Look out for Team-Jesus-would-have-been-cool-with-that. The people in this team usually profess to be followers of Jesus. The problem is that they often misrepresent him, and misapply his teachings.

By all means, Jesus is the embodiment of love and grace. He will embrace the ‘worst’ of mankind because in reality, we are all needing of redemption. As Apostle Paul once wrote, “Jesus came to die for sinners of which I am the chiefest.”

These often well-meaning people however misunderstand the grace of God. Grace does not pat us on the back for sinning. In fact, the reason grace came was to teach us to reject sin.

Screen Shot 2016-10-31 at 10.37.43 AM.png

These people have been seduced by this new neo-liberal Jesus who only says “Go” to the adulterous instead of “Go, and sin no more.”

The reality is that believers are not the morality police, nevertheless, they are called to be the salt of the earth, and its light. They are called to take a stand against ungodliness by their personal conduct, and in their public utterances. The key is to do it with humility, realizing as it is written in Titus that…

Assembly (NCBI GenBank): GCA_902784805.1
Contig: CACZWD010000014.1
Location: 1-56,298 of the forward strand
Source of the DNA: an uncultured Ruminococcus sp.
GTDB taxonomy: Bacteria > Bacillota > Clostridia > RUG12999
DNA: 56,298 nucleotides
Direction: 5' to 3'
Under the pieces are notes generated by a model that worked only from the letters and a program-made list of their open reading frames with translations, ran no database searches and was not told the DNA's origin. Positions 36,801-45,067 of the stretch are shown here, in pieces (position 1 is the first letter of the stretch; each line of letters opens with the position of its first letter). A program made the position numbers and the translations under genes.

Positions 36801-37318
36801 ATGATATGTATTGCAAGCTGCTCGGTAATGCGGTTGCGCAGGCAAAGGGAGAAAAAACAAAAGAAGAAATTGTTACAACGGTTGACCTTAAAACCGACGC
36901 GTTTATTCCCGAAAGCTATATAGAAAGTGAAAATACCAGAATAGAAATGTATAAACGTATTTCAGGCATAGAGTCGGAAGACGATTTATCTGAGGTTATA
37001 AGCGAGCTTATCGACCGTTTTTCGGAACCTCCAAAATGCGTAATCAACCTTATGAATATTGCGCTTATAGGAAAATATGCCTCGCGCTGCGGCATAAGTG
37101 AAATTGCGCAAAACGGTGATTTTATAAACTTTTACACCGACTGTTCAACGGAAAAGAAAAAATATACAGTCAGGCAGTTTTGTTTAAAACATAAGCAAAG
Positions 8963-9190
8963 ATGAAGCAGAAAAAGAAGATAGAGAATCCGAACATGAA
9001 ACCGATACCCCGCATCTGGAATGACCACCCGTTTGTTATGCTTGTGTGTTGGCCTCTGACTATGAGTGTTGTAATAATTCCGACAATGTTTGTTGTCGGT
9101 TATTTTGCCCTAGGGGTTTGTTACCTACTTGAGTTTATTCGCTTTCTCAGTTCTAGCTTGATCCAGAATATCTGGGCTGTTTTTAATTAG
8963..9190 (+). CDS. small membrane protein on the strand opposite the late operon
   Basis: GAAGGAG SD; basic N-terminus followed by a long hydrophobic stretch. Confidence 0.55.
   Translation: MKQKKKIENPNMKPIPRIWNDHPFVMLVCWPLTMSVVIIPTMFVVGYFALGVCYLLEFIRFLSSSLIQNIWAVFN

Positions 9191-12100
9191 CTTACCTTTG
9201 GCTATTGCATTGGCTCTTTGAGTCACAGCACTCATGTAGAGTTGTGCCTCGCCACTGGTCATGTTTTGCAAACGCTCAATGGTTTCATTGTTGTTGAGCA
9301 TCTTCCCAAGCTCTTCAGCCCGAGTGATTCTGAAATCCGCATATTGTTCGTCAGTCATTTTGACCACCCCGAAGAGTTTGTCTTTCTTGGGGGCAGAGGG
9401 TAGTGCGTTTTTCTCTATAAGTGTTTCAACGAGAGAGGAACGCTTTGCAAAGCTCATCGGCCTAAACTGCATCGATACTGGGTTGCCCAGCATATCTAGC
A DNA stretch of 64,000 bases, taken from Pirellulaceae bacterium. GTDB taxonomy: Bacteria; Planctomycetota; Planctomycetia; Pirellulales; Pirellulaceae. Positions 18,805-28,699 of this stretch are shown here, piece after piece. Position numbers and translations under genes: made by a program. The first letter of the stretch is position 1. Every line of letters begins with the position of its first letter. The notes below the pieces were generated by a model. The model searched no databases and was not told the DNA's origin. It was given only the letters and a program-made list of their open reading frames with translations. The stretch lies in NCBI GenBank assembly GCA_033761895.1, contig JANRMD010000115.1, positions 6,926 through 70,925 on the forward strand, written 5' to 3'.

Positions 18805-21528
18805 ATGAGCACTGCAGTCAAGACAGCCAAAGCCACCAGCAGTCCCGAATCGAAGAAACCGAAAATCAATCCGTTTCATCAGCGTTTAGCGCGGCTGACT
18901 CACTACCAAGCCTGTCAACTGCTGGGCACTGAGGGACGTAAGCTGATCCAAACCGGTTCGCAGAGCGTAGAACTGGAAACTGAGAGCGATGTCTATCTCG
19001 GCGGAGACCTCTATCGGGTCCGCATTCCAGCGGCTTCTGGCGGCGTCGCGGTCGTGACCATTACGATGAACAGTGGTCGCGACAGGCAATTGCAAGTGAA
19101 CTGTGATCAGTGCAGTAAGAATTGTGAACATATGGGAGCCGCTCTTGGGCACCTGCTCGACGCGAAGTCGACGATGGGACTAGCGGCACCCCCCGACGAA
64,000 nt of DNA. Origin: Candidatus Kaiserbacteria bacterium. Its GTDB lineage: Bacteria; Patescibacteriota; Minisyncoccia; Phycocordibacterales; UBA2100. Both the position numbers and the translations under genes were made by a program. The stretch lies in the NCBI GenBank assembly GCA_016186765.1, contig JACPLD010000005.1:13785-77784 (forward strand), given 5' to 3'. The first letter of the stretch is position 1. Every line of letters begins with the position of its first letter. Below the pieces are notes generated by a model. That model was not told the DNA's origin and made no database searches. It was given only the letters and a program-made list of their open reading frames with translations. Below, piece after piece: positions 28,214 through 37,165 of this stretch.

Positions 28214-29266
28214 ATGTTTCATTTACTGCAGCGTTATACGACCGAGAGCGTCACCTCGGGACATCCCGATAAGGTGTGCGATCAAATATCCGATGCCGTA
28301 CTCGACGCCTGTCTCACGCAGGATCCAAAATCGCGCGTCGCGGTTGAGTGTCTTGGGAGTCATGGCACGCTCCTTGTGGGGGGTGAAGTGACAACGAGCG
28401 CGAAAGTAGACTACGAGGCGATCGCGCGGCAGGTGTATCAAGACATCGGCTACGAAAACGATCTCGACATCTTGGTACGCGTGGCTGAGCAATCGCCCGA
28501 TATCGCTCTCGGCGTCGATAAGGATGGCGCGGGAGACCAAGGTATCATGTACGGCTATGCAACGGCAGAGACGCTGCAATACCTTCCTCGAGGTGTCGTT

Screen Shot 2016-10-31 at 10.37.43 AM.png


3.  Beware of the snare of keeping double standards

I see many believers who are offended when their pastor’s are being publicly chastized on twitter. That’s only natural. But it is also hypocritical for those same Christians to have no qualms in rudely excoriating other people (whether other pastors or even politicians)  on the same platform.

Believers are given a standard for our communication, whether we are talking to revered men of God or ‘mere’ public servants.

Screen Shot 2016-10-31 at 11.04.41 AM.png


Screen Shot 2016-10-31 at 11.07.27 AM.png

we are commanded to always be gracious in speech, irrespective of who we are talking to. Even to those who are outrightly rude to us. In this, Jesus leaves us his personal example of not retaliating.

Screen Shot 2016-10-31 at 11.11.32 AM.png


4. Understand that science is not the enemy

Believers can sometimes be uneasy around science, especially when it appears that the findings of science contradict scripture. I think there are two issues that are lumped together in this problem that we need to unpack.